How to do Thanksgiving the easy way

Local chefs give their tips on how to pull together a fall feast without falling over from last-minute preparation stress

    1 of 1 2 of 1

      It’s 7 o’ clock, the candles are lit, and all of your relatives have arrived. You walk into the dining room, presenting a perfectly golden turkey atop a silver platter to go along with the dozen other dishes you’ve prepared—hand-mashed potatoes, honey-glazed ham, roasted vegetables, real stuffing. The Thanksgiving dinner you’ve spent the last 12 hours toiling over is a success. Everyone’s complimenting you on your cooking skills, and even your very opinionated grandmother seems pleased. Later, once everyone is awash in their tryptophan-induced comas in the living room, you sneak into the kitchen to warm up the pumpkin pie you’ve baked from scratch—freshly roasted, puréed pumpkin included—oh, and whipped crème fraîche, of course.

      If this sounds like a fantasy, it’s because it is. It never happens—unless you’re Martha Stewart, Paula Deen, or Ina Garten. It doesn’t even happen for professional chefs, like the Oakwood Canadian Bistro’s (2741 West 4th Avenue) executive chef, Mike Robbins, because most people just don’t have that kind of time.

      “I spend all year in the kitchen, so Thanksgiving is a time for me to just relax with my family,” Robbins tells the Georgia Straight when reached by phone at his recently opened restaurant. “My brother is a chef, and it’s always on him. He’s my older brother. We have turducken every year. He’s the master.”

      While Robbins doesn’t advise that someone short on time—or butchering skills—attempt to make the turkey-duck-chicken monstrosity from scratch, roasting a regular turkey can be simple, stress-free, and relatively foolproof.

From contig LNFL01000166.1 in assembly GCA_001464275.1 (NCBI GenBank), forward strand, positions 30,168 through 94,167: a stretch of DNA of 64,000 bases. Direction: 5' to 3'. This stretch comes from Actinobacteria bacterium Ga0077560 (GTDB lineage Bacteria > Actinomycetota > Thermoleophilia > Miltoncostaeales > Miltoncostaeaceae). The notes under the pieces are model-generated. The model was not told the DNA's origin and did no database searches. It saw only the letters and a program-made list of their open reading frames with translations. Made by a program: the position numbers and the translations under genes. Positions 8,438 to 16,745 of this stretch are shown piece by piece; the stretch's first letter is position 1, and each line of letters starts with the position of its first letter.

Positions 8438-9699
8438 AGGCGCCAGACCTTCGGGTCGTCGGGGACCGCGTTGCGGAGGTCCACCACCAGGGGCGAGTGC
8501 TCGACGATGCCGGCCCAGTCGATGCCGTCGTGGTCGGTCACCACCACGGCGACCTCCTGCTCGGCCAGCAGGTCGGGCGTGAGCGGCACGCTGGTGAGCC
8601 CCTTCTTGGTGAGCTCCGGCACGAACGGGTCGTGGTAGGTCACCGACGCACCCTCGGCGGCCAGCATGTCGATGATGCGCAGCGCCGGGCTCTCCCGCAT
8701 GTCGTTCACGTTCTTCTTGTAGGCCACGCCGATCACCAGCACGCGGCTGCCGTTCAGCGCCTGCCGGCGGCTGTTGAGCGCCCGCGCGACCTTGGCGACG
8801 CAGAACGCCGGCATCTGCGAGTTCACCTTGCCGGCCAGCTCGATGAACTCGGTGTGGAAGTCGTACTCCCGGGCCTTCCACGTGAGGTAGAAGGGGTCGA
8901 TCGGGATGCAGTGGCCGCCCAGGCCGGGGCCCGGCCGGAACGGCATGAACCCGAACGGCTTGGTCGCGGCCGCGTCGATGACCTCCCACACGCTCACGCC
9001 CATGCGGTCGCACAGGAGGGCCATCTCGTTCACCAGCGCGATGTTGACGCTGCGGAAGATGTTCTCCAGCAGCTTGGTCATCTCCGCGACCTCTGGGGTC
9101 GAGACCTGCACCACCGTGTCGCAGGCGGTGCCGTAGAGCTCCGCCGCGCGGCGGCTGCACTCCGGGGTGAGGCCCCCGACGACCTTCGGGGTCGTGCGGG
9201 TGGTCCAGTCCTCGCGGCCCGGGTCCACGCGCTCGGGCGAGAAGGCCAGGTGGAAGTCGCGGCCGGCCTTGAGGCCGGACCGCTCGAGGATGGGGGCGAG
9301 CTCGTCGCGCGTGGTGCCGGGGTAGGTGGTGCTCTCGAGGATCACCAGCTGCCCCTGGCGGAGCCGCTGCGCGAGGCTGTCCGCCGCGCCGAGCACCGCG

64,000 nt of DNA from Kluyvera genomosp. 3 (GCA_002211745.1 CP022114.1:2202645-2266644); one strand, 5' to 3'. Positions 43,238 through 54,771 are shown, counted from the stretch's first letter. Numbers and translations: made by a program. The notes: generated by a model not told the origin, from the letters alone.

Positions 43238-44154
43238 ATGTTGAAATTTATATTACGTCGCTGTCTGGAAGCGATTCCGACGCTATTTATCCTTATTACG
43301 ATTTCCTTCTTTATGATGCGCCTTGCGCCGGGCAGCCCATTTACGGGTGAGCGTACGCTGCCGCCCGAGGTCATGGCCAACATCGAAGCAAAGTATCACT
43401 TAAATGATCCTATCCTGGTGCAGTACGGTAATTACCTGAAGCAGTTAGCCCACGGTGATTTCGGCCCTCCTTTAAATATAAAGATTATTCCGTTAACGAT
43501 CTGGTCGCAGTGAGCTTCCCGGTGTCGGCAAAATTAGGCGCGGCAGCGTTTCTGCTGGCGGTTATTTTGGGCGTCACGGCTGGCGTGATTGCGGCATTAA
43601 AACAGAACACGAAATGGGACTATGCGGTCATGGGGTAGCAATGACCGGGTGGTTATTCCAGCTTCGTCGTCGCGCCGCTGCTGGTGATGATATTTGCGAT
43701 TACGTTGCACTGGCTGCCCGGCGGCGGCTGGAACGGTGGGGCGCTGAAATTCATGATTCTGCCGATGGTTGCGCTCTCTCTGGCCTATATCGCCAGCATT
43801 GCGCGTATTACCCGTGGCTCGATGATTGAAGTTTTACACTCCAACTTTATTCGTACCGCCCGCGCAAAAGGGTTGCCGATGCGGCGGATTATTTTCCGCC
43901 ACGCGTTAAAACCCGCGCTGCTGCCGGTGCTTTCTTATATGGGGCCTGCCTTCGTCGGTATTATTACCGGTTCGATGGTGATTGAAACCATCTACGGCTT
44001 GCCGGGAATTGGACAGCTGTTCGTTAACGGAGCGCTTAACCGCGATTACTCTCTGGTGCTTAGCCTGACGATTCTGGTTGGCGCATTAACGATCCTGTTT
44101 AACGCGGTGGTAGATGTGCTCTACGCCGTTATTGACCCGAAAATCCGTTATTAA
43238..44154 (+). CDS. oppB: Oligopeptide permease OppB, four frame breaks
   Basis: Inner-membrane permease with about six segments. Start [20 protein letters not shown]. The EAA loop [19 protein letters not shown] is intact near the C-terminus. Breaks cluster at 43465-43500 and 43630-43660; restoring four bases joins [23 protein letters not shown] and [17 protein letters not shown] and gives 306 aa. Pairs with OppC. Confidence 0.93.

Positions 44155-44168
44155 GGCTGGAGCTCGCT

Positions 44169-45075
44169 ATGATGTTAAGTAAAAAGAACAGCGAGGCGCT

“Put the turkey in [the oven] first thing in the morning, at like 7 [a.m.], so it’s done by 3 or 4 [p.m.] for dinner, pre-carving it and maybe soaking the white meat in gravy, and then having the dark meat separate,” Robbins suggests. “So when you reheat it, it’s ready to go, and you’re not carving into any 7 o’clock mistakes that you’re not aware of.”

      If you’re really short on time, Robbins says deep-frying a bird only takes about 45 minutes; however, he doesn’t recommend trying this without an outdoor cooking space—or a fire extinguisher.

      “The reason why you see so many houses exploding is because they’re dropping frozen turkey into boiling oil, which is a pretty obvious mistake,” he says. “What you really want to do if you’re deep-frying a turkey is salt it, cure it, and pull all the moisture first, so when you drop it into oil, you’re dropping it into something a bit safer.”

      Andrea Carlson, who has been the executive chef at Bishop’s restaurant (2183 West 4th Avenue) for four years, is convinced that a Thanksgiving dinner doesn’t have to include a turkey at all.

      “One thing they could do to make their life easier is to avoid the turkey altogether,” she says on the phone with the Straight. “A turkey takes a huge amount of time.”

      Carlson says her mother usually makes the family’s Thanksgiving dinner, but when the chef, who’d rather spend her Sunday mornings browsing the Kitsilano farmers market than prepping a roast, is in charge, she usually makes ham.

      “I tend to get a ham from Oyama [Sausage Co. (17–1689 Johnston Street)]—the Swedish ham, because it’s super easy and I tend to be super last-minute by nature,” she says of the brined ham. “You don’t have to do anything to it. You just throw it in the oven and that’s it. It just takes a few hours, so it’s super simple. With turkey you have to do the stuffing and all that stuff, which you have to commit a day to.”

      When it comes to making side dishes, both Carlson and Robbins prefer to stick to the classics, but that doesn’t mean they have to be boring.

      Carlson suggests buying new potatoes, such as fingerlings, which have a soft, thin skin, for easy mashed potatoes.